Gay marriage controversy in Utah
A day after a judge's surprise ruling overturned Utah's same-sex marriage ban, at least one county clerk tried to open early Saturday but was unable to issue marriage licenses.
North of Salt Lake City, about 300 hundred people showed up at the Weber County Clerk's Office on Saturday afternoon but were later turned away without licenses.
The confusion Saturday and reports of other crowds scrambling to find an open office illustrated how gay marriage caught many in Utah off guard.
On Friday, more than 100 couples rushed to wed in Salt Lake County shortly after the ruling was released. State officials slammed the decision and moved to stop licenses from being issued.
The state has given notice that it will appeal the ruling and has asked for an emergency stay to stop gay couples from getting marriage licenses.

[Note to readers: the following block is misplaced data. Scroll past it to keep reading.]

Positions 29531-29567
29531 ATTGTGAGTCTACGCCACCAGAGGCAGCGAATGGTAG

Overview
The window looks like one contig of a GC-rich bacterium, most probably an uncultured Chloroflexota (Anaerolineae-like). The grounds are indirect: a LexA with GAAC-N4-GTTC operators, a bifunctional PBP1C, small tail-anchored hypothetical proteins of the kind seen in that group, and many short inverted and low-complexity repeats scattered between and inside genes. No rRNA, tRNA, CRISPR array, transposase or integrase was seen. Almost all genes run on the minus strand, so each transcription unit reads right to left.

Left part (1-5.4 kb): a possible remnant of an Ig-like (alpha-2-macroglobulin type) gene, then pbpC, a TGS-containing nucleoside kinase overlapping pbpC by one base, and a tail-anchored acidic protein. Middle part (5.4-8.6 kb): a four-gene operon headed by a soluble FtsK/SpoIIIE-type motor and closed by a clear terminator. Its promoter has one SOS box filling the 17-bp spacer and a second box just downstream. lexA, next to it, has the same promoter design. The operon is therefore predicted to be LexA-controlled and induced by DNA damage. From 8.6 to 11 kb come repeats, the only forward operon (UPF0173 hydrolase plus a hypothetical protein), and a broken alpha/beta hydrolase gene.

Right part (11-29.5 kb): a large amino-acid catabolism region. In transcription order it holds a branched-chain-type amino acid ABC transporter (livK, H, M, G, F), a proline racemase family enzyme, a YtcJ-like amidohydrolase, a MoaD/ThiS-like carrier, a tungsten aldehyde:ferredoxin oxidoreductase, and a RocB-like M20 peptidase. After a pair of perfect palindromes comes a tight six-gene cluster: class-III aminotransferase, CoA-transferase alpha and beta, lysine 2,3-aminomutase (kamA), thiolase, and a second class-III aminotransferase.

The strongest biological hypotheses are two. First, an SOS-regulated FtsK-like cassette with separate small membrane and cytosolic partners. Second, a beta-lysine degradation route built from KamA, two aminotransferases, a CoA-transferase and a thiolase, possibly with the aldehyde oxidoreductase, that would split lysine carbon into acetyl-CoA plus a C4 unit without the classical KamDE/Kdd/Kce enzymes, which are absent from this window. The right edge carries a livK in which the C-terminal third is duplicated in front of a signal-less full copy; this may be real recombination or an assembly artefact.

For now, a state considered as one of the most conservative in the U.S., has joined the likes of California and New York to become the 18th state where same-sex couples can legally wed.
Utah is home to the Mormon church, which was one of the leading forces behind California's short-lived ban on same-sex marriage, Proposition 8, which voters approved in 2008.
At the Utah County clerk's office in Provo, several same-sex couples were turned away on Friday.
Arlene Arnold, 60, said she and her partner of 20 years rushed over but were denied a license.
"I was infuriated," Arnold said Friday. "And thought, as I watched the young, heterosexual couples sitting there, I thought, 'How does it feel to have straight privilege?'"
Arnold still said it was "history in the making."
"I didn't think in my lifetime I would ever see same-sex marriage approved in Utah," she said.
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